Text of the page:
Taken from the Diocese of Oxford website
From tiny hamlets to our biggest cities, people across the Thames Valley may be feeling unsafe. Those who for weeks, months, years, decades, or a lifetime have made their home here, now feel unwelcome. Those of us who belong to minorities – particularly ethnic and religious minorities – feel a sense of heightened visibility and enhanced vulnerability. The recent escalation of verbal and physical violence in the wake of the EU Referendum is clearly implicated, and must be challenged.
We come together as people of all faiths and of no particular faith, to stand shoulder to shoulder in solidarity with one another, and with a clear message: in diversity is life; in diversity is growth; in diversity is transformation and creativity. We celebrate the multiple communities of faith and ethnicity that vitalise and enrich our civic, commercial and political life, our arts and our culture. We rejoice in our European identity, our wider international links and our global citizenship. We recognise too that much diversity, especially in our rural areas, is hidden, and will remain so whilst insecurity is allowed to have the upper hand. This is the case even though individuals from minority communities may feel a sense of heightened visibility and risk in rural contexts.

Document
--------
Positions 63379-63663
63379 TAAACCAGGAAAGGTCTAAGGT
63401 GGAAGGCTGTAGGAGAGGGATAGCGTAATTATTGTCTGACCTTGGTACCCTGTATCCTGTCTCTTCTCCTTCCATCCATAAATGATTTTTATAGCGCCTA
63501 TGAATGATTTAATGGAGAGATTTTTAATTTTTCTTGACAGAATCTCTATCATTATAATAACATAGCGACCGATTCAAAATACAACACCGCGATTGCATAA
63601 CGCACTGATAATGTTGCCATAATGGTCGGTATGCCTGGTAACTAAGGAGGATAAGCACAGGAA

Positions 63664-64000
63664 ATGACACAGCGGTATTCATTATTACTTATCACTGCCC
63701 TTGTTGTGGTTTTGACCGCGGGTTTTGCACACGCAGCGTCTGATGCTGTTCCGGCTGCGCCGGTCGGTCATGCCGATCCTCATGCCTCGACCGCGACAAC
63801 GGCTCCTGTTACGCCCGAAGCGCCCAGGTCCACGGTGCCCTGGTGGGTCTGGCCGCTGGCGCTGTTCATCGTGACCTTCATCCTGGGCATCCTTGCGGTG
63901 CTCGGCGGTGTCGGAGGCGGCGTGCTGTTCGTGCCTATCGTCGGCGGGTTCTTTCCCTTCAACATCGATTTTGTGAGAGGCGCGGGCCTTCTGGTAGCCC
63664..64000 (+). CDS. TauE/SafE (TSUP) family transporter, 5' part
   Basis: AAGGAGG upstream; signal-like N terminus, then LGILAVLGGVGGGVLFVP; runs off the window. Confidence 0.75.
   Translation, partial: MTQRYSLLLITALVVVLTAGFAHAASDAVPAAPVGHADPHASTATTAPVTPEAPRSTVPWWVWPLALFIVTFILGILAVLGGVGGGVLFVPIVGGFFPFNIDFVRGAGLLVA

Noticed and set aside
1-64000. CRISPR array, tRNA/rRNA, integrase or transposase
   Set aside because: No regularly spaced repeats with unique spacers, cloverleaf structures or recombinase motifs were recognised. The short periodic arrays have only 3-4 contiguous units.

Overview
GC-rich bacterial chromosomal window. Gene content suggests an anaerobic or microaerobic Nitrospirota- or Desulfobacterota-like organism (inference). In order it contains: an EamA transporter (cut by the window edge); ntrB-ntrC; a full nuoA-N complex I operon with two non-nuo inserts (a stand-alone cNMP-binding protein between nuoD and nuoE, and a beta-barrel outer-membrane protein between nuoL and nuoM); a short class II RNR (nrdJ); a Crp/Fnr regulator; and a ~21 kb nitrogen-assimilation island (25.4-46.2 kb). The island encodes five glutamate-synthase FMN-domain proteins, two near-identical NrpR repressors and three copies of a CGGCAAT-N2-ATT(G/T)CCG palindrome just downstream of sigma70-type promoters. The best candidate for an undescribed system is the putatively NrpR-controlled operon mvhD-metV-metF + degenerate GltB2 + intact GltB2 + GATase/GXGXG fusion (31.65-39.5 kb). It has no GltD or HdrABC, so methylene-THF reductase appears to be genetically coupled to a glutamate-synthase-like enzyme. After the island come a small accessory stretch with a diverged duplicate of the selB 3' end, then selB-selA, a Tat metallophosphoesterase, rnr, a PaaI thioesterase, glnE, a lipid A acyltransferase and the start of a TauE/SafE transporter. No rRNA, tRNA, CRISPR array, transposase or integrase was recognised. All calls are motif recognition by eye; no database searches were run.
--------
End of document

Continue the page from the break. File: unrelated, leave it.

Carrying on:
With the power that we have, and the resources at our disposal – we commit to meet hatred with love, confusion with hope, anger with peace and fear with joy.
The ‘love your neighbour’ campaign is owned by us all and seeks to draw people together and to believe the very best for our region.
So go… know your neighbour… love your neighbour.
Concerned? What are you doing? Contact Jo Duckles to share your story.
A Prayer for #loveyourneighbour
God of diversity,
We are fragile, insecure. We doubt our loveliness and our worth. Conflicted within ourselves, we compete, imposing our will on others, trying to outdo and to put down. We fight, creating outsiders and insiders – us and them.
Lord, we confess our part in creating conflict; our collusion with abuse; our failure to challenge the principalities and powers.
But we know that you meet us in unexpected places. That you invite us to find you in the people we write off; In places we fear and reject; in experiences we shy away from.
When we avert our eyes in discomfort, you fix our gaze. When we flee in terror, you invite us to return – to fear not. When we grow cold and inert, you touch us and bring the warmth and energy back.
Ignite in us a love for our neighbours and a passion for justice. Give us hearts that listen, souls that attend to you, minds that reflect, constantly, on your ways and your will. Help us to know you, forever, anew.